Every month, Sol Systems distributes a newsletter, the SolMarket Project Finance Journal, to our community of solar developers and investors. The journal features solar finance statistics, trends, industry news, and information about SREC markets that we garner from our relationships and experience aggregating SRECs and financing commercial and utility scale solar projects via SolMarket.

We have included excerpts from our October SolMarket Project Finance Journal below. If you have any questions about this information, wish to receive our monthly newsletter via email, or have a solar project for which you are seeking financing, please contact the SolMarket team at info@solmarket.com. We would love to hear from you.

Project Finance Statistics

  • $2.7 Billion Available on SolMarket
  • Over 280 Projects on SolMarket
  • 43.5 MW in Capacity of Projects Funded
  • 427 MW of Solar Pipeline Seeking Funding

Characteristics of “Hot Projects” on SolMarket

Definition: “Hot Projects” are the projects that have piqued our investors’ interests
Capacity: 149 kW – 3,000 kW
Average capacity: 1,134 kW
Average (all-in) costs

  • < 500 kW: $3.21/W
  • 500-750 kW: $3.13/W
  • 750-1.5 MW: $3.00/W
  • 1.5+ MW: $2.90/W
  • 3+ MW: $3.00/W

Locations: DE, IN, MA, NC, NJ, NY, RI

PPA rates:

  • DE:  9.9 cents/ kWh (20 year term; 2% escalator)
  • MA: 9.2 cents/ kWh (20 year term; 1.4% escalator)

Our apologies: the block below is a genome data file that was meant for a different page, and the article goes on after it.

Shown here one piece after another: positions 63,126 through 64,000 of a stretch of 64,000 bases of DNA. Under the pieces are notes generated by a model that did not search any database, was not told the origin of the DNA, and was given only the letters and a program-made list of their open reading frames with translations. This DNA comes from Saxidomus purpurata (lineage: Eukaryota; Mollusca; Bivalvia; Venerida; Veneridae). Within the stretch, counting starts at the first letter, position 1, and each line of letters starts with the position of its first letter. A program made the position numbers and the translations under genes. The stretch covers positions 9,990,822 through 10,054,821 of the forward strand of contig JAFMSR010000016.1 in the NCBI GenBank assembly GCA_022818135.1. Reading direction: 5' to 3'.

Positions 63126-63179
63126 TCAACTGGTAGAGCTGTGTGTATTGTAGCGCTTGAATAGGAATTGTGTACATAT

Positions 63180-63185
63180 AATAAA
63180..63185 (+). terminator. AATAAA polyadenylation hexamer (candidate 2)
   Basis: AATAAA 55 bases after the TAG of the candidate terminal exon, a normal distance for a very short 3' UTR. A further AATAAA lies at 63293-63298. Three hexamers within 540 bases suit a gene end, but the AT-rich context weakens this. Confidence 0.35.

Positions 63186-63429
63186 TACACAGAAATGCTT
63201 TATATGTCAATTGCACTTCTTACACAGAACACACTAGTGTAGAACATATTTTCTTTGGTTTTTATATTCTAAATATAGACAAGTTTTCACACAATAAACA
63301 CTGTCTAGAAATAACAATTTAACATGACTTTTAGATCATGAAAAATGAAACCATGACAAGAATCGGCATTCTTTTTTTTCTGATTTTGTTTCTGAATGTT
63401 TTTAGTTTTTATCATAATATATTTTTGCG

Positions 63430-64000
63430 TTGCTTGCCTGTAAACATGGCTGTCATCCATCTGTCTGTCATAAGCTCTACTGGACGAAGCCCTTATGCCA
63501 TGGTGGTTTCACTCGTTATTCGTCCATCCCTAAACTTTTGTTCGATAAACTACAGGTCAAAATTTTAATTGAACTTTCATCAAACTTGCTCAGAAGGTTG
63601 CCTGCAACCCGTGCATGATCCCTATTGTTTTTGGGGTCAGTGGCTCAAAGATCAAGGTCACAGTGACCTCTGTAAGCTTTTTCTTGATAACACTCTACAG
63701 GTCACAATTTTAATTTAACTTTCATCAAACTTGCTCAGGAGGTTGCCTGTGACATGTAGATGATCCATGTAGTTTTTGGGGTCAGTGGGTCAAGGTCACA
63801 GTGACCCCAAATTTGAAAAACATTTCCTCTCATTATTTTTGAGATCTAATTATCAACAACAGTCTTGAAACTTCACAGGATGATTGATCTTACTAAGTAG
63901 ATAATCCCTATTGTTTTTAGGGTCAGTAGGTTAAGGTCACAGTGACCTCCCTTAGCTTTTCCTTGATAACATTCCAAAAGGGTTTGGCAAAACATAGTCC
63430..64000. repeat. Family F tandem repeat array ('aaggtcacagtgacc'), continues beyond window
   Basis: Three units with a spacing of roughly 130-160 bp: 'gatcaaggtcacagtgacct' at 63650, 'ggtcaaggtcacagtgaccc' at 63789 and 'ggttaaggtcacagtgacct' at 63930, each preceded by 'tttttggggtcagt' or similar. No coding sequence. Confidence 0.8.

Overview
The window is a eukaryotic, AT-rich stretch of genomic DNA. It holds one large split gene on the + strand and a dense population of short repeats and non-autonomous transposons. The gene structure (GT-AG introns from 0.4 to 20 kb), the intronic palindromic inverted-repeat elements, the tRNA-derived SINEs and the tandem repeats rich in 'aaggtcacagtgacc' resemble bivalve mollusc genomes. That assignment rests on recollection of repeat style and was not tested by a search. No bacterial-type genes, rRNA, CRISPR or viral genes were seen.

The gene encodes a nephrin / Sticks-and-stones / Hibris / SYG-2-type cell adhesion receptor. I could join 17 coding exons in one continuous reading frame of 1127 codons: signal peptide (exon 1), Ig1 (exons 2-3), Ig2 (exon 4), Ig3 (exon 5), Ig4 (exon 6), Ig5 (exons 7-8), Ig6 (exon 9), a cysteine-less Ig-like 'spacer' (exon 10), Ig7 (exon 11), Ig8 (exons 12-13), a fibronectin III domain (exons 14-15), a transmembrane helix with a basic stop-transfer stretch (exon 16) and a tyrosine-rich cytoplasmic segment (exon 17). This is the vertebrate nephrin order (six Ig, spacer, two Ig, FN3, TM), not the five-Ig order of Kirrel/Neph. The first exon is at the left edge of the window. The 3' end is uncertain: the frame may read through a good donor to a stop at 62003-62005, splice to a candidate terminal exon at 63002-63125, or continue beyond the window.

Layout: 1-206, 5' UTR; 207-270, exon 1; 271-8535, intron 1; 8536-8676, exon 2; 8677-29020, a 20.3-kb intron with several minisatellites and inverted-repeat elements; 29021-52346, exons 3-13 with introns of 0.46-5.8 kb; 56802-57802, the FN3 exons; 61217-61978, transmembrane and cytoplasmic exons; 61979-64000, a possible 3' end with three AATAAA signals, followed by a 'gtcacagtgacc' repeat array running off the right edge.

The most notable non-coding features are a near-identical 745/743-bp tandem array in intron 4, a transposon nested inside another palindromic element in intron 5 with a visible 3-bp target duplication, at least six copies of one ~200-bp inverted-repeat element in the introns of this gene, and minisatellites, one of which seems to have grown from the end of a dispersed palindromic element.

• NC: 6 cents/ kWh (20 year term; no escalator)
  • NJ: 10.8 cents/ kWh (15-year term; 3% escalator)
  • NY: Feed-in tariff 22 cents/ kWh (20-year term, no escalator)
  • RI: Feed-in tariff 32.2 cents/ kWh (15 year term; no escalator)

Characteristics of Recently Funded Projects

Capacity: 100 kW – 12,000 kW
Average capacity:  1207 kW
Average Cost (all-in):  $3.38/ Watt
Locations:  AZ, CA, CO, DE, GA, MD, MA, NJ, NC, OH, PA, TN, TX

Trends and Observations

Safe Harbored Panels – An Asset or Liability?

With the recent October 1, 2012 application deadline for the Section 1603 Grant, we saw a flurry of activity as developers tried to assign incurred project costs to specific projects so that those projects would qualify for safe-harboring.  By assigning costs (predominantly panel) to specific projects, these solar developers ensured that they would receive the Section 1603 grant-in-lieu of the Federal Investment Tax Credit (ITC) and have thus avoided the need to find a tax equity investor for their projects. However, developers without safe-harbored projects should not despair.